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By Jesse McKinley and Jesse McKinley,NEW YORK TIMES | October 15, 2004
NEW YORK - Placing its most successful franchise in the hands of two young theater talents with relatively short track records, the DreamWorks studio announced yesterday that a musical version of the animated film Shrek would come to Broadway under the direction of Jason Moore, best known for Avenue Q, and with a script by the playwright David Lindsay-Abaire (Fuddy Meers). An exact timetable isn't set, but Sam Mendes, the acclaimed theater and film director who is producing the project with DreamWorks, said Shrek was expected to have an out-of-town tryout in 2006, followed by a move to Broadway.
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By Michael Sragow and Michael Sragow,SUN MOVIE CRITIC | May 19, 2004
Apart from Antonio Banderas' sizzling bout of self-parody as Puss in Boots, who boasts a slashing trademark and Latin bravado akin to Zorro's, Shrek 2 is mostly just dreck squared. With that green-skinned ogre Shrek (Mike Myers) now married to his fetching ogress Princess Fiona (Cameron Diaz), the filmmakers touch on a central idea that should carry a primal kick: What happens when Shrek meets the in-laws - the King and Queen of "the Land of Far Far Away"? But co-writer/co-director Andrew Adamson and his collaborators bury that notion in a slew of sour gags depicting Far Far Away as a combination of Hollywood and Beverly Hills, complete with franchises like Pewtery Barn and upper-crust boutiques like Versarchery.
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By Michael Sragow and Michael Sragow,Sun Movie Critic | May 18, 2007
When the Gingerbread Man's life flashes before his eyes in Shrek the Third, and icing covers the scars where Lord Farquaad tortured him in Shrek, you're savoring the craft of Larry Cutler, a former Marylander. When thousands of baby Shreks invade the ogre's hovel and somehow look right at home there - that's partly due to the eye of another former Marylander, Jimmy Maidens. Cutler and Maidens belong to the PDI/DreamWorks Animation empire, based in Redwood City, Calif.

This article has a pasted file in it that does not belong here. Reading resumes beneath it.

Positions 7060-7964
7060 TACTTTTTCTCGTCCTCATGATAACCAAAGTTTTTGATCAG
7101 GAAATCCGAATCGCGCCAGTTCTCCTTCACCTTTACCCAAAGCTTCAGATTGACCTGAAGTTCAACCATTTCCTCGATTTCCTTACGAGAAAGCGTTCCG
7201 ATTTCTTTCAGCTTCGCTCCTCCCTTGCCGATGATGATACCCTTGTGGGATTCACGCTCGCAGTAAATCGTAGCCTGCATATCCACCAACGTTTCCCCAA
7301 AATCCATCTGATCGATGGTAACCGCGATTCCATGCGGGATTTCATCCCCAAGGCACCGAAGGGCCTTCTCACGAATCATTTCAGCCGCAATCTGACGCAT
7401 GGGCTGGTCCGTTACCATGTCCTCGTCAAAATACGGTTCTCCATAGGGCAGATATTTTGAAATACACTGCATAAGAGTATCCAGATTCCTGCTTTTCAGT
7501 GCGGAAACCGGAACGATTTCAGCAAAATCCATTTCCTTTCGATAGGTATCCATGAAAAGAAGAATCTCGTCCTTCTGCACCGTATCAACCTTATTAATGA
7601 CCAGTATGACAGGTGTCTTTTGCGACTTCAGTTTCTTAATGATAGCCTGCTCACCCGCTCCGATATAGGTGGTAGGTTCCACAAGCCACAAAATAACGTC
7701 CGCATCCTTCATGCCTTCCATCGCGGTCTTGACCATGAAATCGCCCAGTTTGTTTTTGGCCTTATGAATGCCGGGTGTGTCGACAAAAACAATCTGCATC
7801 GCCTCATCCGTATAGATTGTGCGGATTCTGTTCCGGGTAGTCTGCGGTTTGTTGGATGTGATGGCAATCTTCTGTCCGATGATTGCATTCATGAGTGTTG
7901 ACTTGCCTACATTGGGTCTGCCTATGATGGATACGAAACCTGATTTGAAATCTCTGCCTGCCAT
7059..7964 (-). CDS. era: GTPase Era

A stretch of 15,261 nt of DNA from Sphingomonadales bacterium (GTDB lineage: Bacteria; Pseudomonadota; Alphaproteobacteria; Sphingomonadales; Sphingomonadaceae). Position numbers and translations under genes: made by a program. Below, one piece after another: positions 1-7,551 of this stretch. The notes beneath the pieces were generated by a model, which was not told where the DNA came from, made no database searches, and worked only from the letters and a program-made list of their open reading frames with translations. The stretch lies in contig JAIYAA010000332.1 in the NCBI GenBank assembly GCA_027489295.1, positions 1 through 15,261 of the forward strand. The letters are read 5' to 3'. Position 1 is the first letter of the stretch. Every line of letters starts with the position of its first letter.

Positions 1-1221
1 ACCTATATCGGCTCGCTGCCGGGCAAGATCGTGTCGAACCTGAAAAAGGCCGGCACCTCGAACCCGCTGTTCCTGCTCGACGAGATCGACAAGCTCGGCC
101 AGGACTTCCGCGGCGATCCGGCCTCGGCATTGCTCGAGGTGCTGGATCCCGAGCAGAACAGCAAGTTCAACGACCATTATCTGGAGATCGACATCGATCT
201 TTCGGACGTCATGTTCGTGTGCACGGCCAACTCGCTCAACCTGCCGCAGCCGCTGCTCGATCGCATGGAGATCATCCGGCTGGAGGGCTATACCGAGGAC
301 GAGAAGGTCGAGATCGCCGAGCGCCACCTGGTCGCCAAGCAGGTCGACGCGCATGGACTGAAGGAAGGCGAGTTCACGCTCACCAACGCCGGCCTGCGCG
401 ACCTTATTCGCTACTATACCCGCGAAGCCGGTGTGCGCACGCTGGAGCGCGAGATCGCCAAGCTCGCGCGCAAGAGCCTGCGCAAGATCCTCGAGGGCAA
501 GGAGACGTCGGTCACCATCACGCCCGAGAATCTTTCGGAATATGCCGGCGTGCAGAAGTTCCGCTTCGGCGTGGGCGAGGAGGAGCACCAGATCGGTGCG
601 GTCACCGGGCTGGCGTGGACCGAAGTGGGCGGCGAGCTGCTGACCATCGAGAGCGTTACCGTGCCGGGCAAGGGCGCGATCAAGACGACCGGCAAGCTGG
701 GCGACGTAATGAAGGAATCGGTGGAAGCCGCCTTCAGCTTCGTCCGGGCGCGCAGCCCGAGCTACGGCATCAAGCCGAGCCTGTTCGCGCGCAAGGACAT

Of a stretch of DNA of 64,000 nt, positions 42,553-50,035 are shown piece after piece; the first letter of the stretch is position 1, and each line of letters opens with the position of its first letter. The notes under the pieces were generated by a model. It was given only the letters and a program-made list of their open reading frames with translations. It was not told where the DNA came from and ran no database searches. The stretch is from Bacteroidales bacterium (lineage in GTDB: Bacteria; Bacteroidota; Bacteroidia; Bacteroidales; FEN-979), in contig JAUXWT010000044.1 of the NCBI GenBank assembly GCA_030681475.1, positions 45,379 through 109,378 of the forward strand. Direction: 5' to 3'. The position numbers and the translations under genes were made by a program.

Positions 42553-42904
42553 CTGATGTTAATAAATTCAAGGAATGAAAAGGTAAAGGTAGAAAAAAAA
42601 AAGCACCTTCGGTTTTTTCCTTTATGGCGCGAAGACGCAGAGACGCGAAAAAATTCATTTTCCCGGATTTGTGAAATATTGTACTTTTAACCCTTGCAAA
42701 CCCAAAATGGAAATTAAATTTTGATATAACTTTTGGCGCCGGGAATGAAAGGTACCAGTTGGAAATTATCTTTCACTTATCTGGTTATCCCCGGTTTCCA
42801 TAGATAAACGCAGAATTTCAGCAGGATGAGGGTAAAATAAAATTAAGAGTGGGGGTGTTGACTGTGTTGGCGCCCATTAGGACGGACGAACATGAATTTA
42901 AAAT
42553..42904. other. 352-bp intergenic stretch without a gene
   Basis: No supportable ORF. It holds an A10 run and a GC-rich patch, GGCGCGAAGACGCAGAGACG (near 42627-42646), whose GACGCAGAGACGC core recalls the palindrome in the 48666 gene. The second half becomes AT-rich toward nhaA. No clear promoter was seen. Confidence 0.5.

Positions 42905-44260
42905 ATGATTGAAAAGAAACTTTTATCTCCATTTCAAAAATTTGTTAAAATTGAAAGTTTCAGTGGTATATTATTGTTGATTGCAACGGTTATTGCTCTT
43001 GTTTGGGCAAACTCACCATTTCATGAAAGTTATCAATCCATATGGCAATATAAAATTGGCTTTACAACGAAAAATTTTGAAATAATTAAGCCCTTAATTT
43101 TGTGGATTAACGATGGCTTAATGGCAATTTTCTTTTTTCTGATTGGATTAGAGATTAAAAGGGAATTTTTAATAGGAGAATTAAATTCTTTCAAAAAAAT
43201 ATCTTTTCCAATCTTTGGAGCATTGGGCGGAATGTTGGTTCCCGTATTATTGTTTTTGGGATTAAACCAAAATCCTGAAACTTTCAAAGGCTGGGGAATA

ENTERTAINMENT
By Tim Smith, The Baltimore Sun | March 25, 2011
Before the hapless "Spider-Man: Turn Off the Dark" started doing its accident-prone thing in an endless run of preview performances, the record-holder for costliest Broadway show was "Shrek the Musical. " The latter's $25 million price tag in 2008 seems downright puny compared to the $65 million already caught in the web of that other thing, but at least "Shrek" doesn't seem to present any dangers to cast or audience — not even the danger of being bored. To be sure, this venture from DreamWorks Theatricals and Neal Street Productions doesn't pack quite the visual or comic punch of the 2001 DreamWorks animated movie that inspired it. Still, as the national touring production of "Shrek" currently at the Hippodrome makes plain, the musical provides a lot of good old-fashioned family entertainment, with cute (and crude)
ENTERTAINMENT
By Mary Carole McCauley, The Baltimore Sun | March 19, 2011
Eight times a week, Alan Mingo Jr. can't wait to make an ass of himself. The actor and singer, who spent his high school and college years in Maryland, landed the plum role of the wisecracking, hyperactive donkey in the national tour of "Shrek The Musical. " The show about a grumpy green ogre and the feisty princess he sets out to rescue arrives at the France-Merrick Performing Arts Center for two weeks starting Tuesday. After graduating from Magruder High School in Rockville, Mingo received a free ride to the University of Maryland, College Park in the 1990s.
SPORTS
By Matt Vensel | February 15, 2011
Occasional photo caption challenges were a staple at my old blog, and I plan on keeping the contest going here at The Baltimore Sun . The premise is simple: Come up with a clever, comical and clean caption for the picture above and you'll win a prize. With the Orioles taking the field in Sarasota today for the start of spring training, I decided I would find a fun photo of O's manager Buck Showalter. Mission accomplished (thanks to Getty Images). Whoever comes up with the best caption will get their choice of tickets to the Ringling Bros.